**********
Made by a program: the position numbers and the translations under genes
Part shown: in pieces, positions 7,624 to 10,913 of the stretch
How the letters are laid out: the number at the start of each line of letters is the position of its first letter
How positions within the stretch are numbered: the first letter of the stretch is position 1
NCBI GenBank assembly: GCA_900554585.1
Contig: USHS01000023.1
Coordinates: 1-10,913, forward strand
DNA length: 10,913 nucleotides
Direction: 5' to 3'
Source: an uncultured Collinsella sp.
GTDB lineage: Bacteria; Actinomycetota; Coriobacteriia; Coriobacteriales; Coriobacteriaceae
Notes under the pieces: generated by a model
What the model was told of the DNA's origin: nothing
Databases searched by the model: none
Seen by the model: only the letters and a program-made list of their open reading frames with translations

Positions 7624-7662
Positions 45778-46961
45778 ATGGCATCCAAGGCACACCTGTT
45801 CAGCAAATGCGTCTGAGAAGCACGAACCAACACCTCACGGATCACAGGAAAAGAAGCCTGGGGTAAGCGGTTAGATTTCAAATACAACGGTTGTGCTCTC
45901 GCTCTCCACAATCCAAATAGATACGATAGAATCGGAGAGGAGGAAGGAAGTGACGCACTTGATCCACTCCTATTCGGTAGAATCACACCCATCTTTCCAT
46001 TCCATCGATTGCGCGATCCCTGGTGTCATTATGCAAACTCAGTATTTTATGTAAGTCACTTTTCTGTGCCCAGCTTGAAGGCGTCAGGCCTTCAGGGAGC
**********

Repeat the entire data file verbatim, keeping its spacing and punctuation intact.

Made by a program: the position numbers and the translations under genes
Part shown: in pieces, positions 7,624 to 10,913 of the stretch
How the letters are laid out: the number at the start of each line of letters is the position of its first letter
How positions within the stretch are numbered: the first letter of the stretch is position 1
NCBI GenBank assembly: GCA_900554585.1
Contig: USHS01000023.1
Coordinates: 1-10,913, forward strand
DNA length: 10,913 nucleotides
Direction: 5' to 3'
Source: an uncultured Collinsella sp.
GTDB lineage: Bacteria; Actinomycetota; Coriobacteriia; Coriobacteriales; Coriobacteriaceae
Notes under the pieces: generated by a model
What the model was told of the DNA's origin: nothing
Databases searched by the model: none
Seen by the model: only the letters and a program-made list of their open reading frames with translations

Positions 7624-7662
Positions 45778-46961
45778 ATGGCATCCAAGGCACACCTGTT
45801 CAGCAAATGCGTCTGAGAAGCACGAACCAACACCTCACGGATCACAGGAAAAGAAGCCTGGGGTAAGCGGTTAGATTTCAAATACAACGGTTGTGCTCTC
45901 GCTCTCCACAATCCAAATAGATACGATAGAATCGGAGAGGAGGAAGGAAGTGACGCACTTGATCCACTCCTATTCGGTAGAATCACACCCATCTTTCCAT
46001 TCCATCGATTGCGCGATCCCTGGTGTCATTATGCAAACTCAGTATTTTATGTAAGTCACTTTTCTGTGCCCAGCTTGAAGGCGTCAGGCCTTCAGGGAGC